“Shut up and dribble.”
That’s what Laura Ingraham, Fox News talking head and dutiful MAGA mouthpiece, said in 2018 when she went on the air to whine about NBA superstar LeBron James’ criticizing Donald Trump for his lack of leadership and countless bigoted comments. “It’s always unwise to seek political advice from someone who gets paid $100 million a year to bounce a ball,” she said. “Keep the political comments to yourselves.”
Of course, like much of Ingraham’s deliberately inflammatory, substance-free rhetoric, that statement is nonsense—not to mention disrespectful and slyly racist. I strongly believe that anyone who has a platform as prominent and wide-ranging as James (a group that includes not just athletes, but actors, musicians, and other celebrities) should speak out as much as possible about issues that move them. In celebration of athletes’ using their platforms to advance the cause of social justice, here are two January books worth checking out.
1First is NFL Hall of Famer Eric Dickerson’s Watch My Smoke: The Eric Dickerson Story (Haymarket, Jan. 22). Dickerson has always been one of the most outspoken critics of the NFL and its treatment of players, especially Black players. As our reviewer notes, “he once told a Sports Illustrated writer that ‘football isn’t a game, it’s a business’—a business that characteristically pays Black players less than White players, so that when he demanded $1.4 million per season in the mid-1980s, the counteroffer from the Rams was $200,000, ‘which wasn’t even in the top 15 among running backs.’ Small wonder that Dickerson’s pages are peppered with bile—and justifiably so, though it’s satisfying that he has channeled his ire into philanthropic efforts to provide guidance and financial support for low-income children hoping to attend college.” Dickerson was one of the most electrifying players in the history of the NFL, but my respect for the man is rooted in his refusal to stay quiet in the face of injustice.
That courage shines through in another worthy book: Etan Thomas’ Police Brutality and White Supremacy: The Fight Against American Traditions (Edge of Sports/Akashic, Jan. 11). Thomas was no LeBron, but he had an admirably successful career in the NBA from 2000 to 2011 before moving on to more important matters. Since retiring, he has focused on activism, especially the two issues that comprise the title of his latest book. The book includes eye-opening interviews with an impressive roster of contributors from a variety of backgrounds. They include Steph Curry, Mark Cuban, Rex Chapman, Marc Lamont Hill, Breanna Stewart, Chuck D, Jake Tapper, and Jemele Hill, who hits the nail on the head when it comes to societal standards in this country: “For Black people overall in whatever profession, but particularly those in prominent roles, we have to be perfect. Not only perfect, we have to be exceptional. We have to be stars.”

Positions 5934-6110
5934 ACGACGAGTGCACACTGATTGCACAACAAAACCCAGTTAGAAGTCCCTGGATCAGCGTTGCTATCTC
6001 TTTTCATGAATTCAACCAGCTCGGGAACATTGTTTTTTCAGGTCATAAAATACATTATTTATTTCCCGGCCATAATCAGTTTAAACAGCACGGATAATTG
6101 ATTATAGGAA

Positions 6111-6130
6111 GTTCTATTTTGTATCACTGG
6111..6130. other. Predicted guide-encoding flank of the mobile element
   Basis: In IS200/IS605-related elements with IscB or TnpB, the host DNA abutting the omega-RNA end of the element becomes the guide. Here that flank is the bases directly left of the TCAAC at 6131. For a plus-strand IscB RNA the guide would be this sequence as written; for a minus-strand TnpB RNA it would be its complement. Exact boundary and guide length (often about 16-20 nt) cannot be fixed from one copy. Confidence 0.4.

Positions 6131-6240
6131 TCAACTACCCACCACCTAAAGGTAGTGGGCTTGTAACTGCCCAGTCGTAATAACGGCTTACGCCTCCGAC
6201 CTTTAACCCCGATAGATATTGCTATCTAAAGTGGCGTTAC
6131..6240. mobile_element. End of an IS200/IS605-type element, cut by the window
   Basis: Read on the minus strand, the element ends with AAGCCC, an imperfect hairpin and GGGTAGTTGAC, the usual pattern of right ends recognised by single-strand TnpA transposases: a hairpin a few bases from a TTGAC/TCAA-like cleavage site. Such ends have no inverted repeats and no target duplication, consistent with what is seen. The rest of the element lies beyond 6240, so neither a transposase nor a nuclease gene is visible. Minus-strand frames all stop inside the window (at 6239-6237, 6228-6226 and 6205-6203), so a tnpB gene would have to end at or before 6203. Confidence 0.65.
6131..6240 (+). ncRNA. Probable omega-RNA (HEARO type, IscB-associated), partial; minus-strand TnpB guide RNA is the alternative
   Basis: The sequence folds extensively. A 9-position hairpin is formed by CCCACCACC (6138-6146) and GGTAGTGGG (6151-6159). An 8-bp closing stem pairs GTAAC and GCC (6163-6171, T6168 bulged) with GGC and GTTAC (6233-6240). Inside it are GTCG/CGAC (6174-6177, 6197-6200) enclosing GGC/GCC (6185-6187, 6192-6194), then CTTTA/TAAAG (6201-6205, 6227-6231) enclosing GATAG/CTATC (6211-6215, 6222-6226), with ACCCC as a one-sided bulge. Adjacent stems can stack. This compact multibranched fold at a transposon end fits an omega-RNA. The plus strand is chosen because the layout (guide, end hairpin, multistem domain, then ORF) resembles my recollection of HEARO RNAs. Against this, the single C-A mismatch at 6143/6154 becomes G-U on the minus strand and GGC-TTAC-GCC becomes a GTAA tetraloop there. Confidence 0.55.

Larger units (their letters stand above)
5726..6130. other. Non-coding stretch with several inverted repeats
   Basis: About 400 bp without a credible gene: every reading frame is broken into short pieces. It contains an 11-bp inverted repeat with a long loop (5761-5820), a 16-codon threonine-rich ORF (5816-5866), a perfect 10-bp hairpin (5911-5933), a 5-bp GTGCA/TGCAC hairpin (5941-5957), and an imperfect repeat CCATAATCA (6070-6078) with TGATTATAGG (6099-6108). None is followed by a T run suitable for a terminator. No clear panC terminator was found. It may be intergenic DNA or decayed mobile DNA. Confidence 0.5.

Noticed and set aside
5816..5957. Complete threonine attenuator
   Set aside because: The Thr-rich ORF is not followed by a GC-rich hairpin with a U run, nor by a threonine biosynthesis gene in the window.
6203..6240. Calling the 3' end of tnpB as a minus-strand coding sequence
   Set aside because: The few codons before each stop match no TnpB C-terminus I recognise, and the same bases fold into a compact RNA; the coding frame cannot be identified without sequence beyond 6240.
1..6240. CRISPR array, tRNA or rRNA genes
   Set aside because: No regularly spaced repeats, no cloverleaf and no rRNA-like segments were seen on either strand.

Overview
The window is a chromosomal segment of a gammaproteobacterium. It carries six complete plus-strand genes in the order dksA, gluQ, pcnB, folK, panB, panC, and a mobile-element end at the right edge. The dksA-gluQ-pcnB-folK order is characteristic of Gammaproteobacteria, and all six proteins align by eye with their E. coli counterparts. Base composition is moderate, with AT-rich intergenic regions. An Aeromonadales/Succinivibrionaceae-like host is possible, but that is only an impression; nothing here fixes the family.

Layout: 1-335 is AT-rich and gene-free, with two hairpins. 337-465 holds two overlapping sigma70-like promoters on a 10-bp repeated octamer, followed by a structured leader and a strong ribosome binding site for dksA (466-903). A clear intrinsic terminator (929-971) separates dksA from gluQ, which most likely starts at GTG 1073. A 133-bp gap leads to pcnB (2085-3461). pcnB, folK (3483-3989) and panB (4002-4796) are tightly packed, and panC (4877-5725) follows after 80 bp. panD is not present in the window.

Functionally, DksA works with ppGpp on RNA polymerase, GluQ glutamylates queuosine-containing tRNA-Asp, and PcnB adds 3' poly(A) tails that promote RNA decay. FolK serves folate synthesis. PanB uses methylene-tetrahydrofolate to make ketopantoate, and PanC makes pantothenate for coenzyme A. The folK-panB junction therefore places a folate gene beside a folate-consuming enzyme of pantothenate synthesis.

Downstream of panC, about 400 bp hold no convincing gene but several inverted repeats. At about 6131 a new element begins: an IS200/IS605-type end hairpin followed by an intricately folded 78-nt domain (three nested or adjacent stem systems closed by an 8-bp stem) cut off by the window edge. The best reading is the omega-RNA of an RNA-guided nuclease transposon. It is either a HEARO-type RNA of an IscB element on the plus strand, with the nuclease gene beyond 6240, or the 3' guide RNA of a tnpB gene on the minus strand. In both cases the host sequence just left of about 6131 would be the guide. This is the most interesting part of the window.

Across 11 thematic chapters—e.g., “Defunding the Police,” “Black Women and the Police,” “White Privilege,” “White Allies/Accomplices”—the contributors all speak, in profound ways, to Thomas’ vision for the book: “I…envision this book providing a history lesson on white supremacy, its origins, and the promotion of it both past and present. Additionally, my aim is to stress the importance of white allyship in eradicating white supremacy and racism, not just in words but in deeds. It’s not a matter of blame or white guilt, it’s a matter of changing what has historically been woven into the fabric of American society.” The text is chock-full of important lessons and makes a perfect follow-up to the author’s previous book, We Matter: Athletes and Activism (2018).
Eric Liebetrau is the nonfiction and managing editor.